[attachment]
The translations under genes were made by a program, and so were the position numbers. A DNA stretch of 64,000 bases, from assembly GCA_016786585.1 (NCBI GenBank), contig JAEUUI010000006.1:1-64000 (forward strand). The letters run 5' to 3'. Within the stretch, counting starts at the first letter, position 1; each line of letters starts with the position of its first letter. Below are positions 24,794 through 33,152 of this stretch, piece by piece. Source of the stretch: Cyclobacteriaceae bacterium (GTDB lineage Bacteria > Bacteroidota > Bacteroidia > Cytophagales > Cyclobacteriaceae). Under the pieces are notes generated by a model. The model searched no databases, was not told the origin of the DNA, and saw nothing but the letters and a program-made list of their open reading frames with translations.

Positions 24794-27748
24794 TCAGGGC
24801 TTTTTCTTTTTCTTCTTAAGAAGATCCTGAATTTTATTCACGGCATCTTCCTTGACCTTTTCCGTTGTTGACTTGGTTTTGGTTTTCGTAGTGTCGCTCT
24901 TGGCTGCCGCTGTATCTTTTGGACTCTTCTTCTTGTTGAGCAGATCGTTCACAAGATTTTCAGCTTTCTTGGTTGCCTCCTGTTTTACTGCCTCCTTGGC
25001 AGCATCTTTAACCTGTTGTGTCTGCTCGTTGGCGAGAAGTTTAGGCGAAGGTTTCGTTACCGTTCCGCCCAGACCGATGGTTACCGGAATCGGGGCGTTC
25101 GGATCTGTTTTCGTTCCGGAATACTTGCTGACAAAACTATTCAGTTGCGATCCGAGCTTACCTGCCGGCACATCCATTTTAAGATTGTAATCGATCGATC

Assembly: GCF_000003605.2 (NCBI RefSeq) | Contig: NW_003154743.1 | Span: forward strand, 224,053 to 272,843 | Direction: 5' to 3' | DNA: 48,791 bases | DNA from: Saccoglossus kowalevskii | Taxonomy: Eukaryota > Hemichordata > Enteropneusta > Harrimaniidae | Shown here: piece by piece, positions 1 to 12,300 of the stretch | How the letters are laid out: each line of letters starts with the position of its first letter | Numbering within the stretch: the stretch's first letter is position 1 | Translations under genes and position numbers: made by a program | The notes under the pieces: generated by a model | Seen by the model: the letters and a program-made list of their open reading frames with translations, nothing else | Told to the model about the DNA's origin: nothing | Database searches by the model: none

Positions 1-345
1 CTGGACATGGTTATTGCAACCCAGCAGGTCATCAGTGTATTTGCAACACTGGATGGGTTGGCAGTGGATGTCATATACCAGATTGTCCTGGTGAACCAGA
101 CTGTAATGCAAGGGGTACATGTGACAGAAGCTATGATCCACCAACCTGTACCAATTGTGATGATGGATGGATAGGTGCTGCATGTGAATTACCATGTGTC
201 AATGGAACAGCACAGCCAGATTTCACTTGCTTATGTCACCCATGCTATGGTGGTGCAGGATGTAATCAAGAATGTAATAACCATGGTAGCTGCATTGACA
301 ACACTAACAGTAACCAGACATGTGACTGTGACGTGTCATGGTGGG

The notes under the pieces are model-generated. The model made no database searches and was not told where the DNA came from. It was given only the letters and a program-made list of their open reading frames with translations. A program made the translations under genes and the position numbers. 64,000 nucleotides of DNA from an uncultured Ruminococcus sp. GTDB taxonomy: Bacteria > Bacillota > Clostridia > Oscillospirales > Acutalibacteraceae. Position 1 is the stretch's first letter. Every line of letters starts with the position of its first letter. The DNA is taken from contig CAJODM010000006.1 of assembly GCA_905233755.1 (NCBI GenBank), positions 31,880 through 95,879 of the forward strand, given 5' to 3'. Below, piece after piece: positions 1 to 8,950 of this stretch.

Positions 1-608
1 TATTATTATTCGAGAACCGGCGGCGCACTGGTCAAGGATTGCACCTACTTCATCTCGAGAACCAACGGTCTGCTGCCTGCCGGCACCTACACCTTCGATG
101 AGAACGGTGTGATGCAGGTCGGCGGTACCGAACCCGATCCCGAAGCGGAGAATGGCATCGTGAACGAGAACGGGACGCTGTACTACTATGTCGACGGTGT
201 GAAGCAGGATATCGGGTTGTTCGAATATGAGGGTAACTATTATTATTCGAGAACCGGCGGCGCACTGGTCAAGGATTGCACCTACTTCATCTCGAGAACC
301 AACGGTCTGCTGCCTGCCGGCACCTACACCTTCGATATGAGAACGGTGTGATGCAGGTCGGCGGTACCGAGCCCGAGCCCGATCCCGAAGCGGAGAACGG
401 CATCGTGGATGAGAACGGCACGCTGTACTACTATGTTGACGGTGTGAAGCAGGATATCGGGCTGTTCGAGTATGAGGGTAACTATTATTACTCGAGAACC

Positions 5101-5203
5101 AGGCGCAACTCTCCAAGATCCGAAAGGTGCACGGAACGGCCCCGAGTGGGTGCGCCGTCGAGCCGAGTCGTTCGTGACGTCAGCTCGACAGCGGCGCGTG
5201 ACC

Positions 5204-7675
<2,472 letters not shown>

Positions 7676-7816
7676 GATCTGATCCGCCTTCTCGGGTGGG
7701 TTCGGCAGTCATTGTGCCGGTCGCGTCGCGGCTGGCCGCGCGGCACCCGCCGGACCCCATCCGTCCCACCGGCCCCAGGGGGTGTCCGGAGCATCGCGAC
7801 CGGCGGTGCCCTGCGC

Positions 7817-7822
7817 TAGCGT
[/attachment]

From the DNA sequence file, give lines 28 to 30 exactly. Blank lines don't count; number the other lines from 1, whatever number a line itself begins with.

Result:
7701 TTCGGCAGTCATTGTGCCGGTCGCGTCGCGGCTGGCCGCGCGGCACCCGCCGGACCCCATCCGTCCCACCGGCCCCAGGGGGTGTCCGGAGCATCGCGAC
7801 CGGCGGTGCCCTGCGC

Positions 7817-7822